But to stay within reason, we can pick a desired step run or depth or step height or rise, and calculate the second number with the help of a calculator that will convert an angle in degrees using the Tan (tangent) function. \

Choosing a stair tread depth (step run length) of 10" in the equation above gave us a calculated individual step rise of 7.8". That is, on a 38 degree sloped stairway, we will ascend 7.8" in height for every 10 inches of horizontal distance traveled.

If we chose instead to use a stair tread individual rise of 7.0" we would calculate as follows:

0.7813 = 7.0" / X1

X1 x (0.7813) = 7.0"

X1 = 7.0" / (0.7813)

X1 = 8.9" step run or tread depth.

This is not a good tread depth (too narrow) which reflects that basically, a 38 degree slope stairway is too step for comfortable climbing and forces us to have either treads that are too shallow or risers that are too high.

#### So What's a Tangent Anyhow?

A tangent is the ratio of two sides of a right triangle: specifically the height (Y) divided by the base or length (X). For any given stair slope (or angle) or triangle slope (angle T or "Theta" as we say in geometry class), that ratio remains unchanged.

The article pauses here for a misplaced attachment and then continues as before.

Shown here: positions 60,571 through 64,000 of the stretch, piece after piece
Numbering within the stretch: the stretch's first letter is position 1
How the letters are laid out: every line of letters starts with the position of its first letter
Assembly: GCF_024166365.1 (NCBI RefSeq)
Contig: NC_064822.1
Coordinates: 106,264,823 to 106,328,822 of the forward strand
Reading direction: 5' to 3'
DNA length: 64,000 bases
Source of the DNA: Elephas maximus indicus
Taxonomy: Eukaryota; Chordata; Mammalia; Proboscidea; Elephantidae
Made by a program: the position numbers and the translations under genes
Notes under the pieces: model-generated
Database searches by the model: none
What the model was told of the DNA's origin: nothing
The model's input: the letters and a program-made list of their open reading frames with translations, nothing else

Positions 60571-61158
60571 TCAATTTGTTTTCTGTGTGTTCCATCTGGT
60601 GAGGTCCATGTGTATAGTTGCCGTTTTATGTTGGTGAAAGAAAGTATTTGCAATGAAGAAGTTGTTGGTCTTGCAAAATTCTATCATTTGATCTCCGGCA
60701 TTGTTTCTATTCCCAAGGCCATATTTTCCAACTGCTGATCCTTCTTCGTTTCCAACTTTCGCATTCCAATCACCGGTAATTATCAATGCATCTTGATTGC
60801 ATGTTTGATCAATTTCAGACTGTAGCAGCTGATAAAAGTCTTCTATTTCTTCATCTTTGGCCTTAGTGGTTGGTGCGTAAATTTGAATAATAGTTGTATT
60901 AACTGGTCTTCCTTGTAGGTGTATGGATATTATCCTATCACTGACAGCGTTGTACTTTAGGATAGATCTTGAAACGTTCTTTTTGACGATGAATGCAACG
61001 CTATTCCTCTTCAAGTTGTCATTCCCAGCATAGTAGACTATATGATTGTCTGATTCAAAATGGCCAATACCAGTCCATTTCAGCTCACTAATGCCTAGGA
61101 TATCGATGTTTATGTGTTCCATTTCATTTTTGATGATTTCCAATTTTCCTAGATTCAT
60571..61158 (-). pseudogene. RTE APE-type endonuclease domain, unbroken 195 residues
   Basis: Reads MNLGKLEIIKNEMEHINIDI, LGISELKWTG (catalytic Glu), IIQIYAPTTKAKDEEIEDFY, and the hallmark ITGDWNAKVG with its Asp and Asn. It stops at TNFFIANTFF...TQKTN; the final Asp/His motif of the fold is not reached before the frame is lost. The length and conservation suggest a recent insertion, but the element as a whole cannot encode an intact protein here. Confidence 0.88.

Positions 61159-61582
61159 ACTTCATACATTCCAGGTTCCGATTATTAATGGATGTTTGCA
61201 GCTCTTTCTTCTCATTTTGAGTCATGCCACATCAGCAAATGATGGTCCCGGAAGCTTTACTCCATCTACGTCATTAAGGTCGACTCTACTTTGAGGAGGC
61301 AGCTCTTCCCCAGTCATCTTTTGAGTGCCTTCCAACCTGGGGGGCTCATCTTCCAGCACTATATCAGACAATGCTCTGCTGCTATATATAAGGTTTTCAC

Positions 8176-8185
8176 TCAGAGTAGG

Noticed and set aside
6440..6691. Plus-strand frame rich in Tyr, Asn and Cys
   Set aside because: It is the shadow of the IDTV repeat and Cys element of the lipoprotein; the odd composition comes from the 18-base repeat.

Or in geometry speak:

Height Y1 / Length X1 = Height Y2 / Length X2

as long as we keep the slope or angle unchanged.

The tangent function is a ratio of horizontal run X and vertical rise Y. For any stairway of a given angle or slope (say 38 degrees in your case) the ratio of run (x) to rise (y) will remain the same.

[Click to enlarge any image]

That's why once you set your stair slope (too steeply) at 38 degrees, we can calculate the rise or run for any stair tread dimension (tread depth or run or tread height or riser) given the other dimension (tread height or rise or tread depth or run).

The magic of using the Tangent function is that we can use that ratio to convert stair slope or angle in degrees to a number that lets us calculate the rise and depth or run of individual stair treads

Here are two examples of stair tread run (depth) and riser height for a stair with a 38 degree slope: :

• A 38 degree sloping stair (angle T) with each individual step of 7.8" rise (Y1) would have a run (X1) of 10 inches for each step.
• A 38 degree sloping stair (angle T) with one "giant" step of 23.4" rise (Y2) would have a run (X2) of 30 inches.

We represent this giant 23.4" tall step in our sketch at left. You can see that the triangle and angle are unchanged.

The magic is that the ratio of the rise over run (Y/X) for both sets of stairs would always be the same - because they are built to the same slope or angle. You can see that reflected in our drawing above.

For a special use of right triangles to square up building framing, also see Use the 6-8-10 Rule - a simple method for assuring that framing members have been set at right angles to one another.

Could we calculate the tangent of 38 degrees? Well it's easier to use a scientific calculator and just ask for the Tangent of a known angle. If we knew that we had a triangle of 38 degrees at angle T (Theta) and if we knew two specific measurements X and Y we could indeed calculate T = Y/X. After all, the tangent of angle Theta is the ratio of Y/X.

I used an online calculator available at http://www.creativearts.com/scientificcalculator/ and the simple formula shown in my illustration.